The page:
The media are fond of reporting any suggestion of a crisis in the UK mortgage market and property market with the implication that millions of home owners will have problems paying off the debt secured on their homes. Of particular concern are those with interest only mortgages who will not have the assets available when the time comes to pay back the debt and that inflation will cause disposable income to drop.
However, is the situation really as bad as it is portrayed? Should borrowers be overly concerned about their large mortgage debts or will the problem of excessive mortgage debt affect only a minority of borrowers? Certainly with interest rates at an all time low the cost of servicing a large mortgage has rarely been cheaper so there is the choice to overpay while rates remain low, but how many people take advantage of this option?
The Office of National Statistics reported last year that property debt in the UK was a staggering £847.9 billion, but further studies have revealed that most home owners are not worried by this large mortgage debt.
Less than 15 per cent of people believe that their mortgage debt is too large a burden whereas almost 50 per cent of the British population think the debt secured on their home is ‘no problem at all’. These figures are an indication that, on the whole, the amount of property debt in the UK is not of undue concern.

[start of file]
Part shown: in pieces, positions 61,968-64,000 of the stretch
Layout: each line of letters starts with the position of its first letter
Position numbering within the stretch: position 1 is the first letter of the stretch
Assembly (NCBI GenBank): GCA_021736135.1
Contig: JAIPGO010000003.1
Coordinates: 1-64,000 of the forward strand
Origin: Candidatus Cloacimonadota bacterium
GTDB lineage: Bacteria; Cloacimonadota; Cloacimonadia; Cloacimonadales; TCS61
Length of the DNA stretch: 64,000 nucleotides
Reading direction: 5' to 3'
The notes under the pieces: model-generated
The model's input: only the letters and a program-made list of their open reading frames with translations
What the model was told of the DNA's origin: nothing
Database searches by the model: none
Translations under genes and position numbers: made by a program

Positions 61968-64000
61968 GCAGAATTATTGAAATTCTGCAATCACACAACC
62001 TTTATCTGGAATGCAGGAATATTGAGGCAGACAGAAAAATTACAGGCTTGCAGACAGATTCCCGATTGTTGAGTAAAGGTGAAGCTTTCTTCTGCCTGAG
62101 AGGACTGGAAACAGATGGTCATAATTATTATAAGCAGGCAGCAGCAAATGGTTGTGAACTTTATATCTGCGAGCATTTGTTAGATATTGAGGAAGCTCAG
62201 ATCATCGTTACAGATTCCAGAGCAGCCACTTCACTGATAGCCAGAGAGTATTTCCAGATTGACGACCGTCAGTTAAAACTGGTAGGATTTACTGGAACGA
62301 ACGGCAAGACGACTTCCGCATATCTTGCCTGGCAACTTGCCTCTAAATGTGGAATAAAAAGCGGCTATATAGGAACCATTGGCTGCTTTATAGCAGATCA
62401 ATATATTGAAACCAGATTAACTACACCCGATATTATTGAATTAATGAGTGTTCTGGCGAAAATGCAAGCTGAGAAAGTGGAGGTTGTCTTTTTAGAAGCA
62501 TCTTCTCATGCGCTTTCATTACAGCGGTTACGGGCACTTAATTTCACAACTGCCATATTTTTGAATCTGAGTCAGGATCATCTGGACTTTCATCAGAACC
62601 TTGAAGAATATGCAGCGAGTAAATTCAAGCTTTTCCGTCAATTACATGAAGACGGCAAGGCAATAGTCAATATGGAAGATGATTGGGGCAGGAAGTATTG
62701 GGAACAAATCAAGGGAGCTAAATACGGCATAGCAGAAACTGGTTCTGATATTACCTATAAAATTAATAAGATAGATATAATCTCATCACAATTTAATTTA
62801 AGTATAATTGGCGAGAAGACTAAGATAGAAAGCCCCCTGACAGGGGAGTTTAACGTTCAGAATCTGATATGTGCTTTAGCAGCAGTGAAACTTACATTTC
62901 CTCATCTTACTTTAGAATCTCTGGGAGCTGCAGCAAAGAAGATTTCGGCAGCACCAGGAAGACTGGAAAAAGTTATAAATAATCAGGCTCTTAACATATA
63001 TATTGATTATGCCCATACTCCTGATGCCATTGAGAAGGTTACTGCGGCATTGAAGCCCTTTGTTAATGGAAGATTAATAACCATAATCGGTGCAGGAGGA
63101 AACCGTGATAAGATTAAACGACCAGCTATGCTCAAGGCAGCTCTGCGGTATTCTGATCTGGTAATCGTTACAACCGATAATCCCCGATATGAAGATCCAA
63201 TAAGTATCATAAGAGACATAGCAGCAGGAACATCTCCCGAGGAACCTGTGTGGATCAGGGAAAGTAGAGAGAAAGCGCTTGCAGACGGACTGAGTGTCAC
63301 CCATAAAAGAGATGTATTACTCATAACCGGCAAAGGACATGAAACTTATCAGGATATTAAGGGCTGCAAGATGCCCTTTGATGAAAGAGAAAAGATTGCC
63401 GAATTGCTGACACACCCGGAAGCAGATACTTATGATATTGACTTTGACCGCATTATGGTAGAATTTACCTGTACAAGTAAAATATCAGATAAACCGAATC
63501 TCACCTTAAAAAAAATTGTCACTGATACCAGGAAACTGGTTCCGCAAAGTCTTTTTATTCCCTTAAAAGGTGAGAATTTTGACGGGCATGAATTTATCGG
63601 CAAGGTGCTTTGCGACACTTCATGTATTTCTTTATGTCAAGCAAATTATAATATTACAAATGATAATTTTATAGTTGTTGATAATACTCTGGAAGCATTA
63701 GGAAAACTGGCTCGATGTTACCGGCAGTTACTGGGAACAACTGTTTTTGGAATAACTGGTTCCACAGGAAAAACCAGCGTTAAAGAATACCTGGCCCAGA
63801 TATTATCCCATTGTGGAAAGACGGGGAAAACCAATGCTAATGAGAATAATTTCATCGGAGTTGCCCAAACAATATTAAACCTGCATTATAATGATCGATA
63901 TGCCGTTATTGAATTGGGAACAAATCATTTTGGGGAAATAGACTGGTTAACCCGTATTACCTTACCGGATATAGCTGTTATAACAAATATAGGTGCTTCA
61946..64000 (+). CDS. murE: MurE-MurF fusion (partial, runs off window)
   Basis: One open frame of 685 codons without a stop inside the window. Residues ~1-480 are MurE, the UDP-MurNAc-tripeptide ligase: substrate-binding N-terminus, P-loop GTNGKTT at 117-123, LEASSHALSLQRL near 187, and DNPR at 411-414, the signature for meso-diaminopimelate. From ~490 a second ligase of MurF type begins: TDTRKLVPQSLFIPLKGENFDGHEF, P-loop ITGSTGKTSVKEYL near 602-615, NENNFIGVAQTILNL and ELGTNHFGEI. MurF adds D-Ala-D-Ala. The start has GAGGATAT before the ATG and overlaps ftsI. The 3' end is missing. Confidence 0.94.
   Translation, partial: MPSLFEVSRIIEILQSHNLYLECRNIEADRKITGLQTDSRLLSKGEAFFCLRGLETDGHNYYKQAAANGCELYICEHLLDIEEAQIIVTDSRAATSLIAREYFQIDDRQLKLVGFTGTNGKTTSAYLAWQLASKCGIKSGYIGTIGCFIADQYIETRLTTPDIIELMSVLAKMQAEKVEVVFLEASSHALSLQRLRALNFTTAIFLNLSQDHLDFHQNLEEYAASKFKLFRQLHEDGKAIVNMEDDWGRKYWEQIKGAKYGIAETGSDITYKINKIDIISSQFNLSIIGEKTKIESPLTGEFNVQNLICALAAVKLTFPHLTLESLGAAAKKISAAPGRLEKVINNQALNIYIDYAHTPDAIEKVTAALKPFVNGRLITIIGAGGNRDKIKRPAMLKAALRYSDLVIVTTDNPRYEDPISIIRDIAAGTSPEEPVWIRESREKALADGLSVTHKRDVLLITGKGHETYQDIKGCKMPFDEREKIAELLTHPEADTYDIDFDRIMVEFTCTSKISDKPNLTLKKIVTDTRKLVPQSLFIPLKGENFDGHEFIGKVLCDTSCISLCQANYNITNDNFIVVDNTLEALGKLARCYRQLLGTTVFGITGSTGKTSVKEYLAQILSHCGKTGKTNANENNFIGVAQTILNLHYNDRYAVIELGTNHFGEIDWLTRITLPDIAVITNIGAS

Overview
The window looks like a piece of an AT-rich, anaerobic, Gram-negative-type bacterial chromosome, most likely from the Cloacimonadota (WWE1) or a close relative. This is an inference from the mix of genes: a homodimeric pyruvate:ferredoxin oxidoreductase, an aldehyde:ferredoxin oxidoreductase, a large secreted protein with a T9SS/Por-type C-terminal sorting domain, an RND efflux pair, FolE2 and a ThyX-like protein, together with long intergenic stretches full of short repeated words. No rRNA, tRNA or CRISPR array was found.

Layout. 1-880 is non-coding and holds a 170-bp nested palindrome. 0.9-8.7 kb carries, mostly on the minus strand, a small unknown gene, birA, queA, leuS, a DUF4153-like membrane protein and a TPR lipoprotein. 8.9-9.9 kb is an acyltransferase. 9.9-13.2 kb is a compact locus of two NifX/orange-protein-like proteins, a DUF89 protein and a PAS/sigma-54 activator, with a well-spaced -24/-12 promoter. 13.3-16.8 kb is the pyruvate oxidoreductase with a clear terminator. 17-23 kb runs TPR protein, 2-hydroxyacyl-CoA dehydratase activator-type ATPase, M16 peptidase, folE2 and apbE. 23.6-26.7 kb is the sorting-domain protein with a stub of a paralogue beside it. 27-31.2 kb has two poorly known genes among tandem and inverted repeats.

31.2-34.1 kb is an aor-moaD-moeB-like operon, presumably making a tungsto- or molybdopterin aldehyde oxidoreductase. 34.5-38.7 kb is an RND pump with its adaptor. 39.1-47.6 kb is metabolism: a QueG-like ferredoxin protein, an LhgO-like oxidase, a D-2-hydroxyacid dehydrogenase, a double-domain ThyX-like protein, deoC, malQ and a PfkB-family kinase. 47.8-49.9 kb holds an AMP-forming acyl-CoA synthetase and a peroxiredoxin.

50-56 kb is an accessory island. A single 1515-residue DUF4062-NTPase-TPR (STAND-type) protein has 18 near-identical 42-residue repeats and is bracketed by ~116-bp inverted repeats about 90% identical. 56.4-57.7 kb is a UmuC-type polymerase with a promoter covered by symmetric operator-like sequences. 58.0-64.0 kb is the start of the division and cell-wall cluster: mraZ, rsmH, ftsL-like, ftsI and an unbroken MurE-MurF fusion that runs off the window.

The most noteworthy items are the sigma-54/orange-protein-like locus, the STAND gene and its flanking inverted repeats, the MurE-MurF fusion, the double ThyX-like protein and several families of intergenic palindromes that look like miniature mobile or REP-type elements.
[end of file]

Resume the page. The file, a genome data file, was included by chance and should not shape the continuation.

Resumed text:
This can, of course, in a large part be attributed to ongoing low interest rates which make the cost of servicing a large mortgage much easier to bear. But that is not to say that there is excessive debt is a relatively small number of households. However, looking at the wider picture, less than 40 per cent of households had any outstanding debt at all on their home and 50 per cent of those with who do have debt owe less £75,000.
The largest mortgages are, not surprisingly, to be found in London and the South East where house prices are substantially higher than many other parts of the country. But the flip side of that is that London is also the most prosperous area with string economic growth and rising house prices, even during the recession. It is also worth pointing out that the UK is still a very wealthy country and that amount of debt on properties is far less than the amount of equity that home owners have on the whole. It is no uncommon for assets to be many times greater than the debt, which explains why those with a large mortgage are often not concerned about their ability to pay it off, especially those who have owned a home since well before the start of the economic slump.
With the vast majority of borrowers unconcerned by the levels their property debt, even those with large mortgages or even million pound mortgages or more, and with interest rates at rock bottom, home owners are, in fact, benefiting from some very competitive deals. Coupled with the fact that house prices have continued to rise in London and the South East it is not surprising that many people are not worried by their debts.